About wisconsin-ticks

Dr. Susan Paskewitz is a Professor of Medical Entomology at the University of Wisconsin in Madison. She is a scientist who carries out research on ticks and mosquitoes and the pathogens they carry. Dr. Paskewitz received her Master's degree in Zoology from Southern Illinois University in Carbondale and her doctorate in Entomology from the University of Georgia. Her current projects center on the interactions between pathogens and their insect/tick vectors and on the ecology and control of these organisms.

High numbers of mosquitoes now

Mosquito trapping started in Dane County and the Madison area last week. With all the rain in May and warmer temperatures, the mosquito season got off to a strong start.  We trapped the highest overall numbers ever for this week, with an average of 1826 mosquitoes per trap.  This compares with 300 per trap, the previous record for these trap locations.  Use personal protection, including a good repellent, to reduce risks.

Zika virus – Mosquito surveillance update – June 16, 2016


     This summer the UW-Madison Medical Entomology Lab is partnering with local public health offices from over a dozen locations (additional partners may yet be added) in southern Wisconsin counties to look for potential vectors of the Zika virus. If the Asian tiger mosquito (Aedes albopictus) — one of the types of mosquito known to be capable of carrying and transmitting Zika virus — is living in Wisconsin, it would likely be found near the southern border of the state (this map shows the estimated Aedes albopictus range according to the CDC).

ovitrap in woods     The Asian tiger mosquito is a mosquito that evolved in forested areas to oviposit (lay it’s eggs) in small, water-filled areas such as holes in trees. This is a trait that is well adapted for oviposition in small man-made containers, and in fact some of the most important habitats for this mosquito in urban and suburban environments are areas with accumulations of used tires. We will use a trapping method known as “ovitrapping” that takes advantage of this egg-laying behavior. Each of our public health partners will set out cups partially-filled with water and including an “egg stick” — a setup that is ideal for these container breeders to lay eggs. Egg sticks will be checked each week for mosquito eggs (pictured below), and sent to our lab in Madison if any eggs have in fact been left. Because the Asian tiger mosquito is not the only container breeder that may visit one of our traps, eggs will be hatched, and the larval mosquitoes will be identified (larval Aedes aegypti pictured below). Any potential vectors of Zika virus found this summer will be reported to local public health offices, and if needed, further prevention methods will be pursued.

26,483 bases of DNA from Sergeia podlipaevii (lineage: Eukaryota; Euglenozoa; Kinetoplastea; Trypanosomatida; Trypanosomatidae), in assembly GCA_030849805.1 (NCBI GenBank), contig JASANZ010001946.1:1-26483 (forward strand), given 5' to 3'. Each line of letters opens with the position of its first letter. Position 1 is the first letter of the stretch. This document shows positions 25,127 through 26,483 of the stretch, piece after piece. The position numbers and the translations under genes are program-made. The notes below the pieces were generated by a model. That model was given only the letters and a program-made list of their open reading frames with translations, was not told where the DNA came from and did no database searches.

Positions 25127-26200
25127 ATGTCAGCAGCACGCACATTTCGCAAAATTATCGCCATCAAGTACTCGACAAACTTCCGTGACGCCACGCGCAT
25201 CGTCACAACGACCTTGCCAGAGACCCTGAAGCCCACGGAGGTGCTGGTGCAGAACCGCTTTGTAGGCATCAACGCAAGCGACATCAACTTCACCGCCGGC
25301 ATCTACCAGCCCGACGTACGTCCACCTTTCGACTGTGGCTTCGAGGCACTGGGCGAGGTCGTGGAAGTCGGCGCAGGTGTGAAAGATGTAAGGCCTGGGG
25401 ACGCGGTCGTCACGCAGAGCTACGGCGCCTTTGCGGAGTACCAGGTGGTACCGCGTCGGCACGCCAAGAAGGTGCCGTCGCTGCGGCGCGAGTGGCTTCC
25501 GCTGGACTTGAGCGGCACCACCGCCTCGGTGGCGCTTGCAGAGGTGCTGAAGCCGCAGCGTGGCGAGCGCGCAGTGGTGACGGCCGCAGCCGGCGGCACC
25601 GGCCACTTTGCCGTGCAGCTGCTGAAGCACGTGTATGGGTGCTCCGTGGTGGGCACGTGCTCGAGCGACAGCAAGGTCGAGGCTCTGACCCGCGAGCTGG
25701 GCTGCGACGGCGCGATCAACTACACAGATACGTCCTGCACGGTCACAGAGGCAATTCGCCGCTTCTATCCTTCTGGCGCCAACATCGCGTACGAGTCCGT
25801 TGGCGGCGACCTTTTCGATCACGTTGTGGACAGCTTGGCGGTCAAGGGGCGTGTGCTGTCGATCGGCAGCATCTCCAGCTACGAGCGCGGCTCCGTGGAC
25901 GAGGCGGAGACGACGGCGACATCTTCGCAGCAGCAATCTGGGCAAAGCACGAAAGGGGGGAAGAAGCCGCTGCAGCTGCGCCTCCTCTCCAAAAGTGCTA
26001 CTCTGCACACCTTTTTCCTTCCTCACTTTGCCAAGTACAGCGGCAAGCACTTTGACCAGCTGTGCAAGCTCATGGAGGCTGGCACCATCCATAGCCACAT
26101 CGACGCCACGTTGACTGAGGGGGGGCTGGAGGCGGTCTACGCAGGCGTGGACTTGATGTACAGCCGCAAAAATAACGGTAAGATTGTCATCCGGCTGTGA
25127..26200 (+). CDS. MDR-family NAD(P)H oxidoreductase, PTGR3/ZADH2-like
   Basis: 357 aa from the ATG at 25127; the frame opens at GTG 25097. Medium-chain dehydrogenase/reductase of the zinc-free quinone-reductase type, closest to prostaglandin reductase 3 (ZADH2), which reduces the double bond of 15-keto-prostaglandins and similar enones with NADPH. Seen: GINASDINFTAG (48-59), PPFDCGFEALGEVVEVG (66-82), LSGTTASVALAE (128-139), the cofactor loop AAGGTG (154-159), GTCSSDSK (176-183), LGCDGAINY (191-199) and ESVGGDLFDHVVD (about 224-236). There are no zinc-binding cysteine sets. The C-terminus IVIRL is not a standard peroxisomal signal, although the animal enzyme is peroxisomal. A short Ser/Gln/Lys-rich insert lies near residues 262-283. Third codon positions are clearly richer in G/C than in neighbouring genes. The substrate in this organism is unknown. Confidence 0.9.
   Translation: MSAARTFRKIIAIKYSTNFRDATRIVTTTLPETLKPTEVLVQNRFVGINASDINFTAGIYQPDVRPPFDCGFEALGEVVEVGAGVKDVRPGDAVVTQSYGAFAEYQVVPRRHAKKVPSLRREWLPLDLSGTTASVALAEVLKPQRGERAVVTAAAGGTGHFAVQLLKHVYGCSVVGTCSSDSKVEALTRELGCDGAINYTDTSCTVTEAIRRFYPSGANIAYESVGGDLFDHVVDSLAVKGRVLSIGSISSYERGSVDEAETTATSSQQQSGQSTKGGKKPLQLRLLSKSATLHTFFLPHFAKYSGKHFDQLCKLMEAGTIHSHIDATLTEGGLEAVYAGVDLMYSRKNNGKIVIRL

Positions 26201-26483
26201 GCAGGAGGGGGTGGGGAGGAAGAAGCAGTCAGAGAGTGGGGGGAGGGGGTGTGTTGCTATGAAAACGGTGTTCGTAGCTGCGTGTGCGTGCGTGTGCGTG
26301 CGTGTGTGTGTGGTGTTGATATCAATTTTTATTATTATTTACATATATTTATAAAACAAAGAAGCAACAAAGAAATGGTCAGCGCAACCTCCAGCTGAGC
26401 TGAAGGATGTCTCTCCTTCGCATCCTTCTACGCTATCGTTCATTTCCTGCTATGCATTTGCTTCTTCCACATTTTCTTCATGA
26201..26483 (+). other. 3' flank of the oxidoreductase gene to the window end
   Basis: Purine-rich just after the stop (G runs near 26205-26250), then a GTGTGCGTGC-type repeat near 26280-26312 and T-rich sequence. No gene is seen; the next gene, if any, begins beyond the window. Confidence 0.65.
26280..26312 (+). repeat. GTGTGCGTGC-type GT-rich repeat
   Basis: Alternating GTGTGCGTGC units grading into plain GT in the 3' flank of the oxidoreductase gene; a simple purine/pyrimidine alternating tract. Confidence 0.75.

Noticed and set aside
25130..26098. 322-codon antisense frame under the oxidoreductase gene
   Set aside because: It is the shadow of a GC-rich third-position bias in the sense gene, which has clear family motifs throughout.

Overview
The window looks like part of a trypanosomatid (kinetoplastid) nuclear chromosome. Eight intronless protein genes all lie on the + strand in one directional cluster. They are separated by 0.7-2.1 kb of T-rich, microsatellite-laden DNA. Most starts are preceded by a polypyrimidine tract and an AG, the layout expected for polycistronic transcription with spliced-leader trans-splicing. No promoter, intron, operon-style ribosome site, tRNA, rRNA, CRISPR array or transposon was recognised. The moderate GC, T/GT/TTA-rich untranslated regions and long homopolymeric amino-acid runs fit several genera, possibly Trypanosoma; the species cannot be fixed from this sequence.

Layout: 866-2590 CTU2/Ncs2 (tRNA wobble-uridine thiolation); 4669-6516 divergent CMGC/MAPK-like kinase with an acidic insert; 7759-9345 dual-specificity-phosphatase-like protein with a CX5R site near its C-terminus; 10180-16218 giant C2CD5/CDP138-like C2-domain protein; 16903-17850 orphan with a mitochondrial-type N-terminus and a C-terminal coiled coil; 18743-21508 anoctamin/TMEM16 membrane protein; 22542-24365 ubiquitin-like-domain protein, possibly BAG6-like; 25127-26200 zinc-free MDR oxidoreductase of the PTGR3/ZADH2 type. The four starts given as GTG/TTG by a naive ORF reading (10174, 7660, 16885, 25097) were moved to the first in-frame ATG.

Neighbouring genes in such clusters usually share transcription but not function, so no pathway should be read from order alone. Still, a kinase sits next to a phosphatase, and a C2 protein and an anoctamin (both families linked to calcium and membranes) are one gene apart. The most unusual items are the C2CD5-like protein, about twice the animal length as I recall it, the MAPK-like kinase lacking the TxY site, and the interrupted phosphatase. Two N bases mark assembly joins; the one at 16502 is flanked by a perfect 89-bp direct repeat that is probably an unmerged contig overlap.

egg sticks



Zika Virus

You may have heard about Zika virus disease in the news lately, especially if you have been considering travel to Central or South America. This disease is caused by the Zika virus, which can be transmitted to humans by the bite of a mosquito species in the genus Aedes.

Common symptoms to watch are fever, rash, joint pain, and conjunctivitis, and the infection is usually short-lived. A newly recognized symptom, the ability to cause the birth defect microcephaly when a pregnant woman is infected, has raised considerable recent concerns, and on February 1, 2016, the World Health Organization (WHO) declared Zika a Public Health Emergency of International Concern (PHEIC). (Source: CDC)

Although this an important disease to watch, if you are in Wisconsin, the mosquitoes most likely to carry Zika virus, Aedes aegypti and Aedes albopictus, are not likely to make it this far north. We will be undertaking active surveillance for these mosquitoes this summer nonetheless, so please refer to the mosquito surveillance tab above to get the latest on what we’ve found.zika_map_names_aedes_aegyptiAbove: Centers for Disease Control and Prevention (CDC) updated estimated A. aegypti range.

Below: CDC updated estimated A. albopictus range.zika_map_names_aedes_albopictus